Sunday, April 1, 2012

Reality Therapy

This past week in my theories course we studied reality therapy. Each week in my theories course we answer questions about the current theoretical orientation that we are studying questions such as: what would be the goal with yourself as the client in (insert therapy orientation here). We basically apply the principles of the various types of therapies that we are learning about to our own life/self in an effort to show that we understand how to apply them to various issues. I can see the benefit to this but I also wish we had to apply and come up ways to work with clients with a variety of presenting issues using the current therapy techniques we're learning about possibly using case studies to do this and come up with how we would approach working with that client.

Even with this though I find myself being drawn to reality therapy and I agree with the basic principles behind it. You might be thinking that reality therapy is basically just bringing people back to reality, and in some ways it is but in other ways along with most other modalities of therapy using these techniques is an art form. Reality therapy tries to figure out exactly what it is that you want from your life, exactly what your doing to try to get there and exactly what you could change and do instead of get the real results that you wish to have. It looks something like this:

Reality therapist are concerned with helping you to understand how the current choices and behaviors you have made or are making are creating the current issues within your life. One of the goals of this type of therapy (and all others really) is to help you take responsibility for your own actions and to learn that the only person you can control is yourself. Reality therapy also helps you define your needs and I found this illustration online to show you what is considered basic needs for everyone:
Once you accept responsibility for your part in your life you can begin to work towards making changes in your life to move you toward the life you really want to have. You have to focus on the present in order to get there and this type of therapy really doesn't advocate hanging on to your past which most of us tend to want to do. Our past only defines our future if we allow it. And with that I leave you to ponder.

What do you want from life and what are you doing to get it?


Source 1, 2,3

7 comments:

  1. Just wanted to say hello. I'm a new reader of your blog and have added it to my blogroll. Great breakdown of reality therapy! I think my favorite part of grad school was figuring out what theories I was most drawn to and jived with my own personal views of humanity.

    -Jessica
    http://viewfromthetherapistchair.blogspot.com/

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  2. Hi Jessica! Glad you found my blog it gets lonely over here :) I am reading yours and adding it to my blogroll as well! I love any/all blogs related to counseling :).

    Allie

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  3. I agree with your blog.I like your post that you give a big opportunity to take advice on therapy.Thanks for useful tips!!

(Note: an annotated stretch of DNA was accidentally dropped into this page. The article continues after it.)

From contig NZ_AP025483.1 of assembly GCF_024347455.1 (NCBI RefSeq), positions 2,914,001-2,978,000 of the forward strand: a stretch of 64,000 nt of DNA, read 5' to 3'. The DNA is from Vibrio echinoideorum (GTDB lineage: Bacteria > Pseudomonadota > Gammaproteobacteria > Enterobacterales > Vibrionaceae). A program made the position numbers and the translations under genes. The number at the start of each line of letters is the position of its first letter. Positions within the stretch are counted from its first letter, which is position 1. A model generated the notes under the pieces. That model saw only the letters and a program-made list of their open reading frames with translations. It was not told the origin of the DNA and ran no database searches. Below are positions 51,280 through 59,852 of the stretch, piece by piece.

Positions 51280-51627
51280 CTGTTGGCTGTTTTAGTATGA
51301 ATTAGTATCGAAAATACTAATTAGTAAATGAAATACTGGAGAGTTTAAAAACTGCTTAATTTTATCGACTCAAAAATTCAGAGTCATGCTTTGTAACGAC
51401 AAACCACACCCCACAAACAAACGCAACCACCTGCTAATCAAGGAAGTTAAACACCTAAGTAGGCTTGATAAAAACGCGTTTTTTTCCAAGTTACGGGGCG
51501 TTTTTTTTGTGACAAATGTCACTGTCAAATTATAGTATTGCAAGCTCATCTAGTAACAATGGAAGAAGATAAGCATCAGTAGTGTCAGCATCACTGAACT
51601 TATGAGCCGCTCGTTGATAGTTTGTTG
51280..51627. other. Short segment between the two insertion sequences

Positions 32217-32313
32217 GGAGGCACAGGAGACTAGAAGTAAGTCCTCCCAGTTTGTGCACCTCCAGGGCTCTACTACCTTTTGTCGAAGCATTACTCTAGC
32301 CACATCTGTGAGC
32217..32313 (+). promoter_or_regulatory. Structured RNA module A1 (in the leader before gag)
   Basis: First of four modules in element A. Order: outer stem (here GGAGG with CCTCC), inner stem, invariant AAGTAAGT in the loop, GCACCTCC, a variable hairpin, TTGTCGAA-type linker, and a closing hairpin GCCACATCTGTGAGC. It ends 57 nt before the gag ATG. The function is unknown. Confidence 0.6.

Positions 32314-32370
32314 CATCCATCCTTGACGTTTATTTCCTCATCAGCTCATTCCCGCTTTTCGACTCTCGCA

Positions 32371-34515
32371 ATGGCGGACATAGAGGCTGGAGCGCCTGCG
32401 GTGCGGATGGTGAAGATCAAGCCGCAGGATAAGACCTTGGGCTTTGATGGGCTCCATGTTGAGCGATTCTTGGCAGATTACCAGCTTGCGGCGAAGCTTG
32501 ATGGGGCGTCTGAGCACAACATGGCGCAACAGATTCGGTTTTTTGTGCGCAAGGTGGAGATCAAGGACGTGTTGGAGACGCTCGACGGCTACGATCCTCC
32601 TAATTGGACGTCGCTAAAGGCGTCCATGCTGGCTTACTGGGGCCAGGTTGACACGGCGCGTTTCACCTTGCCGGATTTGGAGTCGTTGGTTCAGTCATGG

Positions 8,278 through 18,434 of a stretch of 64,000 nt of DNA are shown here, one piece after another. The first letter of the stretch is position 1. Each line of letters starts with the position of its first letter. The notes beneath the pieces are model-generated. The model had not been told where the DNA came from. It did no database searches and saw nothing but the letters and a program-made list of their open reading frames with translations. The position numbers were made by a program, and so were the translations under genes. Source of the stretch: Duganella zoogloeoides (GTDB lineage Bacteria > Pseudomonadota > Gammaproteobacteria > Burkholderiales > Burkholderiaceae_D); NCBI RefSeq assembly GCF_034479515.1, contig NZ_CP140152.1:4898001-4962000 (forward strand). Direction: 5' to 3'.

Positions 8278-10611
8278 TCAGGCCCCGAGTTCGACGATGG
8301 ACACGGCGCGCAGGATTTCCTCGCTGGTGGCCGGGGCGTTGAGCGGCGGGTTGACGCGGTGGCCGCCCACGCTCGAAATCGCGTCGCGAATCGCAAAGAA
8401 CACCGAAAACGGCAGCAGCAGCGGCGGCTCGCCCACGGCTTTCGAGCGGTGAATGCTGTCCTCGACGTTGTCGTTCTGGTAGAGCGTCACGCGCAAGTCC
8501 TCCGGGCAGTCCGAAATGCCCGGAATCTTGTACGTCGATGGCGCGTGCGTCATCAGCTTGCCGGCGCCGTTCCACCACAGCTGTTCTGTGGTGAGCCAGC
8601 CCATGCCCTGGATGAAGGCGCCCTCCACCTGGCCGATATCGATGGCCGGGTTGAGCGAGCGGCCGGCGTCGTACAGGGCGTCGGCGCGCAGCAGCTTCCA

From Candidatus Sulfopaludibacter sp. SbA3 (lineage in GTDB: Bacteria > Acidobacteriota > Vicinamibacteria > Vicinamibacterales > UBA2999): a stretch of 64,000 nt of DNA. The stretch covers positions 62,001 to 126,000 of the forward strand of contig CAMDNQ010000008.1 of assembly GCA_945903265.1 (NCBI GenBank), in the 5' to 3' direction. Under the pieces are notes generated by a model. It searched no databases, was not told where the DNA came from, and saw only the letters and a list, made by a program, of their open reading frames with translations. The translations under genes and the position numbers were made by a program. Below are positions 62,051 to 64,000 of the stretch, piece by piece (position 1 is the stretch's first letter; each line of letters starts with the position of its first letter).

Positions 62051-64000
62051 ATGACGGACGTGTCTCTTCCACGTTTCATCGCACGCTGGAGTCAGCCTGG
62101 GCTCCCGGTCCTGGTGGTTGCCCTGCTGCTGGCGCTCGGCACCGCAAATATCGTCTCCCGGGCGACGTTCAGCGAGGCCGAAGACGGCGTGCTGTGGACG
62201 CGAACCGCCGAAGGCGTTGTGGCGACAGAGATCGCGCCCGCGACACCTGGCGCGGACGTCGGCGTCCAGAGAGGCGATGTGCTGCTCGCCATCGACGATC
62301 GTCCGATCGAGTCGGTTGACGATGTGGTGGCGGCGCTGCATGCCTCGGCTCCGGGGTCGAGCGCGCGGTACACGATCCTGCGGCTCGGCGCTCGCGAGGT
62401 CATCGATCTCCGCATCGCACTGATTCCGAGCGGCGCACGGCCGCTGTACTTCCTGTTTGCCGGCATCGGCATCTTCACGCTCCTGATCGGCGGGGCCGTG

Therapist Counseling

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  4. This may be one of the more difficult things to do while in graduate school; find a theoretical orientation. I find my values and philosophical orientations play a huge role in this. In terms of reality therapy, I think Glasser hit the nail directly on the head providing a theory that provides clients with choices. When I review my philosophical leanings I find my inspirations are from Locke and DeToqueville and their ideas on the individual and society frame liberty and freedom manifesting through individualism. This is somewhat, in a micro fashion, that Glasser espouses in Reality Therapy. I also believe Reality Therapy is a simple enough concept and generally is hardwired in all of our brains that it provides an easy place to start with our clients, without confusing them with complex narratives on our phi.osophical approach. This is going to be a great forum and look forward to contributing. I am a graduate student at Texas A&M and a Wounded Warrior and have a great deal of interest in helping my brothers in arms with their TBI and PTSD issues.

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  5. And the most difficult thing to do after you graduate is to let go of your theoretical orientation!

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  6. I was so glad to find this blog that I did a little dance! I'm writing my (first) orientation paper right now, and I have been getting a lot of flack from my cohort because I chose reality. I don't know that it is where I will end up in the end (I really want a more bio-psycho-social approach, but that wasn't really an option) but it really does make sense to me right now.

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  7. am hapi 2 find a this,am a reality therapist in practice

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